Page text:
Fifteen-year-old Nikolaos (Nikos) Vasilas is on a social media mission to showcase his passion for zeibekiko dancing, with his ultimate goal being to raise awareness of it as widely as possible across all of Australia.

Nikos, who is currently a Year 10 student at Marist College Kogarah in Sydney, is a keen Greek dancer who just last year started a social media page called ‘My Zeibekiko Journey’ wherein he posts videos of himself performing zeibekiko dances in public.

The youngster has so far recorded himself at many notable spots, including in front of Sydney’s largest Christmas tree in Martin Place last Christmas, at Lady Macquarie’s Chair (with the Sydney Opera House and Harbour Bridge behind him) on Australia Day, and in Marrickville’s “Little Greece” on Greek Independence Day.

Niko Vasilas dancing in front of the Christmas tree at Martin Place last Christmas. Photo: Supplied

He mentioned that a particular highlight for him was performing a zeibekiko at this year’s Greek Fest in Sydney alongside singer Melina Aslanidou, which he stated was a “great honour”.

The 15-year-old explained that ‘My Zeibeiko Journey’ was born out of a desire to express his love for this form of dancing and chronicle his own personal development and understanding of it.

“I just want to express my passion for the zeibekiko. I know that I am only 15 years old and I have a lot to learn about zeibekiko and I have to improve too,” Nikos told Neos Kosmos.

“As a journey, I also do not know where this is going to take me and this is all part of the challenge and fun.”

The high school student added that another key motivation for him is spreading knowledge of the zeibekiko to other communities.

Niko Vasilas dancing onstage during Melina Aslanidou’s performance at Greek Fest in Darling Harbour 2024. Photo: Supplied

“It is one thing to dance a zeibekiko at a Greek social dance or at a Greek party, but I want to dance it so Australians see it- I want it out there, in the Australian community. So, it is also an Australian story too,” he said.

The youngster, who does lessons for the Sophia Ventouris School of Greek Dance, elaborated on how his love for zeibekiko grew particularly last year after participating in the 1st Zeibekiko Festival Australia.

“International dancer Christos Shakallis, who is such a skilful and experienced dancer, pointed out ‘zeibekiko comes from heart’…this gave me the confidence to dance zeibekiko the way I feel,” Nikos said.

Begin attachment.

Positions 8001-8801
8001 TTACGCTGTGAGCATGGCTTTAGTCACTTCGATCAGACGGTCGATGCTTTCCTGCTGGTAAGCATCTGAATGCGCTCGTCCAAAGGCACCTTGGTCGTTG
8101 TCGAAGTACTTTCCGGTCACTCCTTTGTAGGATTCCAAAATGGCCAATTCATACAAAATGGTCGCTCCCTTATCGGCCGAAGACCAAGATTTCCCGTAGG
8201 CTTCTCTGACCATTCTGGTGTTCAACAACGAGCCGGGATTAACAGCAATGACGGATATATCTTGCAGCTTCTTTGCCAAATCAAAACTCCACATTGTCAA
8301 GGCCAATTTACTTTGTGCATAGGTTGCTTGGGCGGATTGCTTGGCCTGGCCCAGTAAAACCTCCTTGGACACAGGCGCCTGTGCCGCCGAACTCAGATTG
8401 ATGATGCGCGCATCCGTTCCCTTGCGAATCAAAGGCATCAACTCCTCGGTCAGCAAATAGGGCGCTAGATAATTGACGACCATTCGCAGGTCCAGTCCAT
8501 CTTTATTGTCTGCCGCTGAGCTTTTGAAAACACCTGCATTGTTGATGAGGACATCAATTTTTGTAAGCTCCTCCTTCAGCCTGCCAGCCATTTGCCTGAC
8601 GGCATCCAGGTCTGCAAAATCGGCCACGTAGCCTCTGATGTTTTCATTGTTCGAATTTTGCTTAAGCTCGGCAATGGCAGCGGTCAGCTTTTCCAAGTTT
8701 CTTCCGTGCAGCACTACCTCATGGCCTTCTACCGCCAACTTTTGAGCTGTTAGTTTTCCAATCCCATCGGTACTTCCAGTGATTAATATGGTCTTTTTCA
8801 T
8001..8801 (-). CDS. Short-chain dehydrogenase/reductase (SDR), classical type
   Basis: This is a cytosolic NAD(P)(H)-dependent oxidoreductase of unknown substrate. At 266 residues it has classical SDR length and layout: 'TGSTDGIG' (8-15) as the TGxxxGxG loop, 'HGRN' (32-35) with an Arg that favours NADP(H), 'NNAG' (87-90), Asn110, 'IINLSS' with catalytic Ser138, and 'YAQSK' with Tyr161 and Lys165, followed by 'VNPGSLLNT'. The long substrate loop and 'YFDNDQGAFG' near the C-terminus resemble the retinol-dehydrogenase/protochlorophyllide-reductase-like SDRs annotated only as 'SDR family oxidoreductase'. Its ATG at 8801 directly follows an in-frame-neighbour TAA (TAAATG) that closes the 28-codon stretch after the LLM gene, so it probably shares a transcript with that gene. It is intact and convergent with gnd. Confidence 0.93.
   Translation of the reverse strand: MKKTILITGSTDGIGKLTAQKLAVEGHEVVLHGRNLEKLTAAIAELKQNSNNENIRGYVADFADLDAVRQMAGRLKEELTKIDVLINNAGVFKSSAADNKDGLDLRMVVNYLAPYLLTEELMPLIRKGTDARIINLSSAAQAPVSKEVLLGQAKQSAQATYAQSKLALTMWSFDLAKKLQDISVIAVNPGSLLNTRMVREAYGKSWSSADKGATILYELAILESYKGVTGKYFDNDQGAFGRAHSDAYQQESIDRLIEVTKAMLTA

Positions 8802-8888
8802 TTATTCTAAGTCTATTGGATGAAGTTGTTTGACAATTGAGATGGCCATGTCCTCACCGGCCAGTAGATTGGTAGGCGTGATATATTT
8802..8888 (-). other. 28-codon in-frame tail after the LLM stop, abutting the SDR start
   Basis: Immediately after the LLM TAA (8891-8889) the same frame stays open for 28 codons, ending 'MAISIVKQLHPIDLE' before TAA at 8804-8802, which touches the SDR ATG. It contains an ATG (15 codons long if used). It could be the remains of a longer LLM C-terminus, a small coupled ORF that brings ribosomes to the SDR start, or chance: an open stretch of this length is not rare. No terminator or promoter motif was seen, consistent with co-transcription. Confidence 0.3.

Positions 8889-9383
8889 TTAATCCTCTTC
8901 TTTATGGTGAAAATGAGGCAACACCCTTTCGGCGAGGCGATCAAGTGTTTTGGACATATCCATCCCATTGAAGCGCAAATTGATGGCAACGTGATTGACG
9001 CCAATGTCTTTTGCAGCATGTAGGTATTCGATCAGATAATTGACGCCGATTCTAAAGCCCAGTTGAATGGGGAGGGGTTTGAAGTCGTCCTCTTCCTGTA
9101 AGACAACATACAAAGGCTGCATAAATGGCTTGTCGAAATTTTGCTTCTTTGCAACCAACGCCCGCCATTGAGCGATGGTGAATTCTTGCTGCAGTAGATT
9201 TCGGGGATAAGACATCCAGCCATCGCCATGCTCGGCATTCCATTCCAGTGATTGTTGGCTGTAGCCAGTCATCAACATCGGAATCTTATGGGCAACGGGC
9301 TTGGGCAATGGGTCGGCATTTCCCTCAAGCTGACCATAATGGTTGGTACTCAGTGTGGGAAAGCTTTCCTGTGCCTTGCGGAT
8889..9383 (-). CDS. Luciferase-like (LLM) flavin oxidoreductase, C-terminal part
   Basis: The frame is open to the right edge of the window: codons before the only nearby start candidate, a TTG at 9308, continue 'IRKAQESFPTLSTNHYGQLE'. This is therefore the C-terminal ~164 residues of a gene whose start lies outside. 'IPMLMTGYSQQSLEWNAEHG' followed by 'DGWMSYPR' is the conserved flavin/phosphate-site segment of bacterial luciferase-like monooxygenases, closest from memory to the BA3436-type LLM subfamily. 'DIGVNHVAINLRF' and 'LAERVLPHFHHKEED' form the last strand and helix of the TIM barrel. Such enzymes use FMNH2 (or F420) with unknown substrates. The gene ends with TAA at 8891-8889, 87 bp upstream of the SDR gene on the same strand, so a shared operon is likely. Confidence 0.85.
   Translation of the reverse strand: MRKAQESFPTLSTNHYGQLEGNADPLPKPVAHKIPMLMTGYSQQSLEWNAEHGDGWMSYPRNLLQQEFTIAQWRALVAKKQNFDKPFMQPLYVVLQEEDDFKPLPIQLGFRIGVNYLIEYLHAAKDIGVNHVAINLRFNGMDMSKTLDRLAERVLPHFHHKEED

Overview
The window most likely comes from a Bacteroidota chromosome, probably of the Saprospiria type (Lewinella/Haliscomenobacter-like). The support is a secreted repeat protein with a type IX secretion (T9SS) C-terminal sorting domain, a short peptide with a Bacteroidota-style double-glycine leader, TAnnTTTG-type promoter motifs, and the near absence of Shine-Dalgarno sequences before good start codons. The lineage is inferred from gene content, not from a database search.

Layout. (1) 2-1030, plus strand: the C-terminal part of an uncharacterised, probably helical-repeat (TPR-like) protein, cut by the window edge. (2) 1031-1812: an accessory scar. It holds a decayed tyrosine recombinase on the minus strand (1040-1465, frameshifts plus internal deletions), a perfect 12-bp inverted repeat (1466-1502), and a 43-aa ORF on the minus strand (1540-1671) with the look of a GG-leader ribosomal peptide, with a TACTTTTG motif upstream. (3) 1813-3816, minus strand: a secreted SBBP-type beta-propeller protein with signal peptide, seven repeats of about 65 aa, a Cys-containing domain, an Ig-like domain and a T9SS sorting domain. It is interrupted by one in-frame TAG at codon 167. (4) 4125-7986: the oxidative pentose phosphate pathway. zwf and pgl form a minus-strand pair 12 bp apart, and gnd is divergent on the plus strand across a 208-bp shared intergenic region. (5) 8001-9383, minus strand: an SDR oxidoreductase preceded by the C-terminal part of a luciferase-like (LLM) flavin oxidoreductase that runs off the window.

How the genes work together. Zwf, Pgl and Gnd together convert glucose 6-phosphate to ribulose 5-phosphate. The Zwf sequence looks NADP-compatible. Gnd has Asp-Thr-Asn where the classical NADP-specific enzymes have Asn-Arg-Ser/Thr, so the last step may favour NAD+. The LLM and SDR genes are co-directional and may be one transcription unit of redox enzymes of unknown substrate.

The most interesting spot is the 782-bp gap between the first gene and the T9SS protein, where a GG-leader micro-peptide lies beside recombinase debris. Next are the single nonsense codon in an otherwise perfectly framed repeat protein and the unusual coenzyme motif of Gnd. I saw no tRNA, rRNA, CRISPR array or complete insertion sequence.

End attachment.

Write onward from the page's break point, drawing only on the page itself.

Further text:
“Personally, posting my zeibekika online is rewarding because I can see how I am growing as a dancer and also indicates that I have to keep improving too.”

The young dancer stressed that inspiration for videos comes randomly to him, with some of them coming while on holiday with his family.

Portrait of Niko Vasilas with the Sydney Opera House and Harbour Bridge behind him. Photo: Supplied

“My family and I were holidaying in Cairns, so I did three dances- Cairns, Green Island and Kurundra,” he said, adding that he caught the attention of a group of local Aboriginal and Torres Strait Islander Australians during these recordings.

“At the end, we had a chat where they asked me about the zeibekiko. This is the most satisfying part of “My Zeibekiko Journey”- meeting people and getting them talking about it.”

The 15-year-old stated that part of his decision to post his videos on multiple platforms is so it can cater to any person from every generation, with Facebook more popular accessible for middle-aged people and TikTok more popular for kids/teenagers.

“Ultimately, for me, it is not about how many views I get and how many followers I have. It is about improving my zeibekiko dancing and showing this great Greek dance to the world. Taking Greek culture into the wider world is more important,” Nikos said.

Niko Vasilas dancing on a roundabout in Earlwood. Photo: Supplied

The youngster is certainly on the right path in achieving this goal as he now gets invitations to dance at certain locations.

“Last week, I was asked to dance at Barangaroo, which was a great experience, and people are messaging me to dance with them. Next month, I have been asked to dance at a fundraiser,” he said.

“When I had finished my dance at Barangaroo, these nearby Iraqi barbers loved my dancing so much that they invited me into their barber shop to dance. They asked me about the zeibekiko, which I then explained, and I loved this experience because the zeibekiko was taken into another culture.”

Nikos expressed his sincere appreciation with the support he has received so far, even though he is simply showcasing a part of himself that is very dear to him.

“People have stated how inspiring my dancing is, among other compliments, which is very humbling,” the young dancer said.

“From my perspective, I am just a 15-year-old teenager who loves his Greek culture and is enjoying himself through dance.”